Talkin' Broadway: In the Body of the World

Publication date: 
May 22, 2016
Author: 
Nancy Grossman

Eve Ensler is one of those impressive people with a plethora of hyphens attached to her name. She is a Tony Award-winning playwright-activist-author-performer who is renowned for her Obie-winning The Vagina Monologues which led to her 1998 founding of V-Day, the global activist movement to end violence against women and girls. If she had called it a day after that initiative, one might say she had accomplished a lot in her life, but she was just getting started. In 2007, Ensler was invited to the Democratic Republic of Congo to observe the trauma that women were experiencing in that war-ravaged country and she became a cornerstone of a new project to build City of Joy, a place where women could turn pain to power. However, mere months before its scheduled opening, on March 17, 2010, a huge tumor was discovered in Ensler's uterus.

In the Body of the World is a world-premiere stage adaptation of Ensler's 2013 memoir of the same name which chronicles her journey through Stage III/IV uterine cancer, treatment and healing, and how she reconnected to her body by forging a connection with the planet via the resilience of women whose stories inspired and changed her. Ensler is both the writer and performer of the piece at the American Repertory Theater, under the direction of Artistic Director Diane Paulus, who commissioned the one-woman show after reading the memoir. Although she is alone on the stage, Ensler is not the only character in the story as she introduces us to her large circle of friends, doctors, nurses, healers, family members, and Mama C, the head of City of Joy Women's Center. She makes them all come alive through the power of their stories, her words, and the strong emotional ties that bind her to them.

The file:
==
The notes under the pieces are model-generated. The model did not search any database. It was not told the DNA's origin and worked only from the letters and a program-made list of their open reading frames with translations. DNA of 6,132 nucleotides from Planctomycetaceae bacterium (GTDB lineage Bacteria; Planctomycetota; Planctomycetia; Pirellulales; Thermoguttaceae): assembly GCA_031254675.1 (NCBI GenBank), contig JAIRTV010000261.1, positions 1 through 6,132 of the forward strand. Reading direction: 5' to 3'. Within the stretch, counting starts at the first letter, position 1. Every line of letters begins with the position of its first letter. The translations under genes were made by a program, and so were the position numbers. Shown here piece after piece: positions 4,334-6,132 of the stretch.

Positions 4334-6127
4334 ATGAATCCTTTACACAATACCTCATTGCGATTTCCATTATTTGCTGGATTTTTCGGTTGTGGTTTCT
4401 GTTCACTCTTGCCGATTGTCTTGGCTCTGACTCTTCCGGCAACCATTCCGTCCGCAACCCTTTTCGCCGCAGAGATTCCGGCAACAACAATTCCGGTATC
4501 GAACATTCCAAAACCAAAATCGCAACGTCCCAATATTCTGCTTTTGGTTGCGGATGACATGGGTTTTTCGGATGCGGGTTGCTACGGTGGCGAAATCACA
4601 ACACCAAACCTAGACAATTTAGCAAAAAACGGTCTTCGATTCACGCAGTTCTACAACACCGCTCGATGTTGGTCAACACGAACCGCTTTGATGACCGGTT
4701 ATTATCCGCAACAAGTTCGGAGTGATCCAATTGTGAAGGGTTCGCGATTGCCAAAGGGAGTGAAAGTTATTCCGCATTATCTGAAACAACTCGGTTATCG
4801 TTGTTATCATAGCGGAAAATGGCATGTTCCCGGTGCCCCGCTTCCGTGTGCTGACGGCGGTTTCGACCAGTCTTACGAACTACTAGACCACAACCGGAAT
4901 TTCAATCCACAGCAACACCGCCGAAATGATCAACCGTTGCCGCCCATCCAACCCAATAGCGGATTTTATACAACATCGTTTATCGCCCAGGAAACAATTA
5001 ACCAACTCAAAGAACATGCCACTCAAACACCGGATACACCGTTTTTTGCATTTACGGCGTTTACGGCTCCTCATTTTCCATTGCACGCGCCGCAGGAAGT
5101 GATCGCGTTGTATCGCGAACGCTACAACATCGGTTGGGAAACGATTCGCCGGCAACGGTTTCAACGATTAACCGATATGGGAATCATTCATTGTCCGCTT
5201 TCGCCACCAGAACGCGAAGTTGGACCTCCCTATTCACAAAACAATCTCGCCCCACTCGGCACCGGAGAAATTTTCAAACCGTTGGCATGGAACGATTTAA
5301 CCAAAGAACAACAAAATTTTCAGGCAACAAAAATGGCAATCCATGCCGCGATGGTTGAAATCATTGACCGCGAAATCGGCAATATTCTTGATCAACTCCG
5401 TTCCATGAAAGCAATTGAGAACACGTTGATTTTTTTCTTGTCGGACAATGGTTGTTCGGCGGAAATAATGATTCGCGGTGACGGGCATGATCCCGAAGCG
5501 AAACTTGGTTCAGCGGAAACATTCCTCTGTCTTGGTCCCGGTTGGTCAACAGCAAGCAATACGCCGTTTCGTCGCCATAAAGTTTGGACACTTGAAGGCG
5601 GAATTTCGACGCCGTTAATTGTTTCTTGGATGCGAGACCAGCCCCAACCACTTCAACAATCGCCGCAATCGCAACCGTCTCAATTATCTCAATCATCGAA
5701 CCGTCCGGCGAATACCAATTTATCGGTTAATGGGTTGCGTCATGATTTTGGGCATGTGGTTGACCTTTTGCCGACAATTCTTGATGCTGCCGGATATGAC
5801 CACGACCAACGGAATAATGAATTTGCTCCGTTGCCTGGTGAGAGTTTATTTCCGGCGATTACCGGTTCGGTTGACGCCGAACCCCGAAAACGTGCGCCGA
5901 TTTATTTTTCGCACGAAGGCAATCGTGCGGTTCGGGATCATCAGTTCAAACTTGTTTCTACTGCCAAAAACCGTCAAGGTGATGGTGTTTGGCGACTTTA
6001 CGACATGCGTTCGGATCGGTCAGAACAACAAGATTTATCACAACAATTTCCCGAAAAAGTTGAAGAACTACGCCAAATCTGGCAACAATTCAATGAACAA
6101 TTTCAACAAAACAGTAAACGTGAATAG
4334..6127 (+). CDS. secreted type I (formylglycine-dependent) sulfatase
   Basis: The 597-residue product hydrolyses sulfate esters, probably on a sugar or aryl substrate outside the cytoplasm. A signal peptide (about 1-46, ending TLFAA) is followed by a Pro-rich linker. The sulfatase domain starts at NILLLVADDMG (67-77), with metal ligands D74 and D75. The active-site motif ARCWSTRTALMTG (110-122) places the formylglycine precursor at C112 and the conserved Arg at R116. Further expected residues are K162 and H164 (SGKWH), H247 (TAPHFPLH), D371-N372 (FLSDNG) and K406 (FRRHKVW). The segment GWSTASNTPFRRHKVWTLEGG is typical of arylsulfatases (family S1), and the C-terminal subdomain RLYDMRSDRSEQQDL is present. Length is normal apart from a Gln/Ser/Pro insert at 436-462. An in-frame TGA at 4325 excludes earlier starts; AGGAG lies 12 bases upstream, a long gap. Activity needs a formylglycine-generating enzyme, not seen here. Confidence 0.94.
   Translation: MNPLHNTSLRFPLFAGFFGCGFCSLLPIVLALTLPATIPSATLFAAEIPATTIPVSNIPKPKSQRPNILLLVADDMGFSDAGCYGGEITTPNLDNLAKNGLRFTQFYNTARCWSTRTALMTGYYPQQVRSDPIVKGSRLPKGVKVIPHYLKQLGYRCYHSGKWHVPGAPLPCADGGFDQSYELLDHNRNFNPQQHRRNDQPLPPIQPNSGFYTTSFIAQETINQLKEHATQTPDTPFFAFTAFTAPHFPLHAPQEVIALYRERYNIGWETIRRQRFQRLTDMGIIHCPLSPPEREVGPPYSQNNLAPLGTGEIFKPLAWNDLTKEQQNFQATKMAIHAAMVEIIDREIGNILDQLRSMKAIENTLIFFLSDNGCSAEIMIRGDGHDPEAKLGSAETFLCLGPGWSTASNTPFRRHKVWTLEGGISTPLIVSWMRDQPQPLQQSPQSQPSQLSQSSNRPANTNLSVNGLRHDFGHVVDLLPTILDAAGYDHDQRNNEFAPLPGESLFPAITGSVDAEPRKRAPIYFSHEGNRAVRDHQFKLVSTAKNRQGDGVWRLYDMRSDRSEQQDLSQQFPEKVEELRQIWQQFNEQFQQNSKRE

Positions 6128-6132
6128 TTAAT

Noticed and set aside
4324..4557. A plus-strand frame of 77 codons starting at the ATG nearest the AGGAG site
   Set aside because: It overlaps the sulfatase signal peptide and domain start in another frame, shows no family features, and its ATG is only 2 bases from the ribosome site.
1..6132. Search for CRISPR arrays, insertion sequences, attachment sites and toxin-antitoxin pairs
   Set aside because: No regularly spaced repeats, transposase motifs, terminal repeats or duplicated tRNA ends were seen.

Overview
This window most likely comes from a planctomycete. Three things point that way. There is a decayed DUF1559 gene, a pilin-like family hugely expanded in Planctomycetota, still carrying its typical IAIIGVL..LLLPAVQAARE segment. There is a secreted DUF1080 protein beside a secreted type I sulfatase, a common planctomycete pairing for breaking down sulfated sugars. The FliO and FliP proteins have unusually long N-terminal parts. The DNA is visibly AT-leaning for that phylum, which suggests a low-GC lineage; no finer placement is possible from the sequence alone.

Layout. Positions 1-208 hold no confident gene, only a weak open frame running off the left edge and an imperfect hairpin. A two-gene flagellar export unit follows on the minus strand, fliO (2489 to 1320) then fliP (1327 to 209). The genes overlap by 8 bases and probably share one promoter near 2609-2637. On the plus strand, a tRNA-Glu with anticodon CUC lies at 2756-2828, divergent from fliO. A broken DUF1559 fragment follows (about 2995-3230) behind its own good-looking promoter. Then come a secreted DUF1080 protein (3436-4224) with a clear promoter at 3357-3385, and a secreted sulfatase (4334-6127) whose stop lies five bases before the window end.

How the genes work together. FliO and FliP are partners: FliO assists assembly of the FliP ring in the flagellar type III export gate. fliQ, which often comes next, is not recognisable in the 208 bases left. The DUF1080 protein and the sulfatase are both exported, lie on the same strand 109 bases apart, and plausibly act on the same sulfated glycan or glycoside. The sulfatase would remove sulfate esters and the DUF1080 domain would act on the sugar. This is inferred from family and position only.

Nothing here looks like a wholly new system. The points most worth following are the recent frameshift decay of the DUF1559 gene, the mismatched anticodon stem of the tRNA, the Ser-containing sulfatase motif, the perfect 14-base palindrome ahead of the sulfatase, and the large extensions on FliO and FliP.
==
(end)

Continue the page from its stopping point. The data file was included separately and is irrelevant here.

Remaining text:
Ensler's performance is engaging and without a shred of artifice as she obliterates the fourth wall and addresses the audience in an intimate, conversational style. The design elements created by Myung Hee Cho (set and costume), Jen Schriever (lighting), M.L. Dogg (sound), and Finn Ross (projection) constitute a palette of colors and sounds that take us from Bukavu in the Congo to the Mayo Clinic in Rochester, Minnesota, from a lush green forest to the hellfire of the poisonous chemo regime, and from the trippy comfort state attained by smoking pot to a catharsis at the coastal bedside of her dying mother. The non-linear journey sometimes feels a little disjointed, but Ensler always brings it back to the central theme of reconnecting with her body, making herself whole, and finding her place in the world.

One of the remarkable aspects of In the Body of the World is the degree to which Ensler can relate the most harrowing experiences with humor and grace. In her worst moments, she became more empathic, as if she understood that being in touch with the pain of others enabled her to share her own horrific pain and make it more bearable. She shares her story now in an effort to take back her body and take back her power, while offering the same prescription to other women. The women who survive gender violence and become part of a class at the transformational City of Joy are able to heal by turning their pain into power. After six months, they return to their communities as leaders, teaching other women that love has more power to heal than medicine. Building on the foundation of V-Day and City of Joy, in 2012 Ensler launched One Billion Rising, a global campaign in over 200 countries to demand an end to violence against women and girls. As long as the stories are told, the message spreads, and that is the power of theater.

Throughout the run of the play, audiences are invited to participate in "Act II," a series of post-performance conversations that will feature a roster of guests including doctors, activists, and scholars from Harvard University, the Mayo Clinic, and other organizations.

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